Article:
(Editor’s note: This is Part 8 of a 10-part series on an Uncommon Journeys trip aboard a Pullman train to New Orleans.)
Heading to New Orleans aboard a Pullman train with Uncommon Journeys, we’re sitting in the lounge car talking about Sazeracs.
What is the bewitching brew? Where to get the best one in the Crescent City? And how in the world did the historic drink ever come to be concocted?
Sure made me hungry to know more and thirsty to taste New Orleans’s official cocktail.
First off, that last part is really true. On June 23, 2008, the Louisiana Legislature agreed to proclaim the Sazerac as New Orleans’s official cocktail.
Some say it is the “first cocktail ever.”
However, that has been proven to be historically incorrect. No matter. In a city that loves to party, the Sazerac pairs perfectly with letting the good times roll.
As the story goes, the blend of cognac, bitters and absinthe was first mixed by a Creole apothecary in the 1830s. It is said that Antoine Amadie Peychaud, the Creole apothecary, moved to New Orleans from the West Indies and set up shop in the French Quarter.
Using an old family recipe, Peychaud mixed his ingredients into a powerful punch said to be quite healthy and invigorating. He served the drink in the large end of an egg cup, called a coquetier in French. That is said to be how the word “cocktail” came into use.
However, records have been found that show the word cocktail first appeared in print in 1803. It’s a good story and a good drink anyway.
HISTORY AND LORE
The drink is some combination of cognac or rye whiskey, absinthe or Herbsaint, and Peychaud’s Bitters. The drink is distinguished by its preparation method and was a great favorite with writers, artists and other literary types. During the Victorian era, it was one of the few drinks considered ladylike and women freely enjoyed it in coffee houses where it was commonly served.
Some of those said to have fallen under the spell of “the Green Fairy” are Edouard Manet, Charles Baudelaire, Oscar Wilde, Ernest Dowson, Edgar Degas, Henri de Toulouse-Lautrec, Vincent Van Gogh, Paul Gauguin, Pablo Picasso and Ernest Hemingway.
Made of an extract from wormwood, absinthe was an alcoholic liquor said to cause hallucinations. In 1905, a man named Jean Lanfray became very intoxicated after drinking two glasses of absinthe and murdered his wife and two children. His trial became known as the “Absinthe Murder.” Absinthe was said to be the culprit and a movement soon got under way to prohibit the drink.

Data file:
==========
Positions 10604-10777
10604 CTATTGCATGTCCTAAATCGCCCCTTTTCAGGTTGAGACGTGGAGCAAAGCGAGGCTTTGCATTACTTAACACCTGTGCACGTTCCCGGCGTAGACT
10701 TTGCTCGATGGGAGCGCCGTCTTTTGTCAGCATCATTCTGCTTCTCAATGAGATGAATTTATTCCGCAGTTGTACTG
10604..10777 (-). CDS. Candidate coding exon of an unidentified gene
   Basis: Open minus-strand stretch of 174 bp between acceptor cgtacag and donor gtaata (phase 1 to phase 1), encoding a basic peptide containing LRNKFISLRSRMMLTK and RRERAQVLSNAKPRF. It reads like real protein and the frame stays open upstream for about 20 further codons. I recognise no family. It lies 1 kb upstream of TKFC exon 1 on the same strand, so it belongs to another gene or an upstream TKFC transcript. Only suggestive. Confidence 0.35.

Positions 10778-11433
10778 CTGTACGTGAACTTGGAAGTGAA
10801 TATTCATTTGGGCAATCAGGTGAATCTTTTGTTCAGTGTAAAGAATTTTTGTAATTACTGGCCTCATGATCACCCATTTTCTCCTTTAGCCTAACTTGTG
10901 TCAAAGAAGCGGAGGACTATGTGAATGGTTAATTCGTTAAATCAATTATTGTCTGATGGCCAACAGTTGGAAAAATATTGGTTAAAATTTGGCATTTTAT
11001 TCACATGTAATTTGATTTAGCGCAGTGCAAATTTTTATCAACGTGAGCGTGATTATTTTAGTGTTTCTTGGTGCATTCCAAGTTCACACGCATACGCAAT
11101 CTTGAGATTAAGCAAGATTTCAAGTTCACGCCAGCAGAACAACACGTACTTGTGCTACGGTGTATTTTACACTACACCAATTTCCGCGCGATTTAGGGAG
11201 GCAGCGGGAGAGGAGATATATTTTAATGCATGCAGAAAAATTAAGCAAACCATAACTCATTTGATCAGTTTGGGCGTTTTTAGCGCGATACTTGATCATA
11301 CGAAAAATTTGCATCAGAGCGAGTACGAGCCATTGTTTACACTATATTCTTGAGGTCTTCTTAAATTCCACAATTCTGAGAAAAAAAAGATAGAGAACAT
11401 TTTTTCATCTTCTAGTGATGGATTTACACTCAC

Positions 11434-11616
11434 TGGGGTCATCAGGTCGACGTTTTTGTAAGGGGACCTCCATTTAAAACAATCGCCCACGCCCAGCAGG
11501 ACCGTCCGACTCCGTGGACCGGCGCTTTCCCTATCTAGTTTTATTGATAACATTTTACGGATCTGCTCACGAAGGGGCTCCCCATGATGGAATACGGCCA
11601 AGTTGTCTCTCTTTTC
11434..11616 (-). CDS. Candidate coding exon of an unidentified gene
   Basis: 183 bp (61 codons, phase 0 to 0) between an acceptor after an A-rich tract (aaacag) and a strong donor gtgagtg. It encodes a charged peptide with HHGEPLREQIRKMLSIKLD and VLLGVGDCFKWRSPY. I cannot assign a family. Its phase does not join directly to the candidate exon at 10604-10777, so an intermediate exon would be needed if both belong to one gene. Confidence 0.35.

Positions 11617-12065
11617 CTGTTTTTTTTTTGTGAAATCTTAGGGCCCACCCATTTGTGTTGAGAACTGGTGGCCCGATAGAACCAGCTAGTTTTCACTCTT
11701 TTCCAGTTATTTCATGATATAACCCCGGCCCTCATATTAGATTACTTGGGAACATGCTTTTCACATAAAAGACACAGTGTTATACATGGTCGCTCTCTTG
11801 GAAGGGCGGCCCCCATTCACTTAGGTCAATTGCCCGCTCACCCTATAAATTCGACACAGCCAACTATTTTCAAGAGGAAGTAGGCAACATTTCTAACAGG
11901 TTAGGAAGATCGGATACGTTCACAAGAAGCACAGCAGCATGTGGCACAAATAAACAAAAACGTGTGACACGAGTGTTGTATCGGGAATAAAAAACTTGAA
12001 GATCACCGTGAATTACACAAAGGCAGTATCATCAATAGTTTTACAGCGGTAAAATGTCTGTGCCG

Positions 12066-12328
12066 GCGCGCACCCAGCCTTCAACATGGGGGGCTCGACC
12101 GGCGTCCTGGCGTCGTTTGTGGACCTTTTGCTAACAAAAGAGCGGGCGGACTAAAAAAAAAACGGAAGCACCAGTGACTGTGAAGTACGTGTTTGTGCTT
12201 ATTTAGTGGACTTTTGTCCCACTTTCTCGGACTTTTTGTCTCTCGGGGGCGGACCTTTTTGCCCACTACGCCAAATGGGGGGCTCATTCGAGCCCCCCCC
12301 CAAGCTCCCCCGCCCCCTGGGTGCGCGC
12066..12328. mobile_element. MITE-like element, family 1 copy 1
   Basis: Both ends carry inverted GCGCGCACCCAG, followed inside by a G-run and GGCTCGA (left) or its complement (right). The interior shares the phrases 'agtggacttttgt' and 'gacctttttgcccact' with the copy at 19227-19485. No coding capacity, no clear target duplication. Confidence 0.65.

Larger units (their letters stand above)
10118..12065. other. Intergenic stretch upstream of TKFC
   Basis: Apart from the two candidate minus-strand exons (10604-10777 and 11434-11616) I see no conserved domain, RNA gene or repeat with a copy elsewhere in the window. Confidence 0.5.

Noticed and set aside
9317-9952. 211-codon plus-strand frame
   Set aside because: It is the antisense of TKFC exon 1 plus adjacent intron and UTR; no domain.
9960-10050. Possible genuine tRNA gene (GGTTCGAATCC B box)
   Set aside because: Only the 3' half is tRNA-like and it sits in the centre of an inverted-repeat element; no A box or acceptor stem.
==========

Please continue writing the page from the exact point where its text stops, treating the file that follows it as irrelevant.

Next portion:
On July 25, 1912, absinthe was banned in the US. France banned it in 1915. Absinthe became replaced by various anise-flavored spirits, especially Herbsaint made in New Orleans.
The name Herbsaint originates from “Herbe Sainte” (Sacred Herb), the French/Creole term for Artemisia absinthium. It is also very nearly an anagram of “absinthe.”
In 2007, the absinthe ban was lifted in the US. However, the new absinthe must be relatively thujone-free. Thujone is the natural essential oil of wormwood.
The popular New Orleans cocktail has been featured in several movies and TV shows. In the film The Curious Case of Benjamin Button, Benjamin’s father orders two whiskey Sazeracs when first meeting his son at a brothel in New Orleans.
In an episode of the TV series Treme, chef Janette Desautel (played by Kim Dickens) tosses a Sazerac in the face of restaurant critic and food writer Alan Richman (appearing as himself.) Seems Richman had angered many New Orleansians in 2006 with a GQ magazine article in which he criticized New Orleans’s post-Katrina food culture. Richman agreed to participate in the scene and called Sazarec “a good choice of weaponry because it symbolizes the city.”
Our train passengers agree that New Orleans has several good places to enjoy a Sazerac. In the French Quarter alone, you can stop by the Sazarecv Bar in the Roosevelt Hotel, the Carousel Bar in the Hotel Monteleone, Arnaud’s French 75 and the Sylvain.
Seemed appropriate that when I checked into The Westin at Canal Place for my only night in New Orleans, I was greeted by a little card with a recipe for a Sazerac. Here is the Westin version if you’d like a sip of New Orleans official drink:
2 ounces rye whiskey
several dashes bitters
1 sugar cube or 1 teaspoon simple syrup
splash of anise-flavored liquor
Chill a rocks glass. In another glass, muddle a sugar cube with several dashes of bitters. Add whiskey and stir. Coat the chilled glass with anise-flavored liquor. Pour the whiskey mixture into the glass. Twist a lemon over the drink.
For more information: Contact Uncommon Journeys at (800) 323-5893, www.uncommonjourneys.com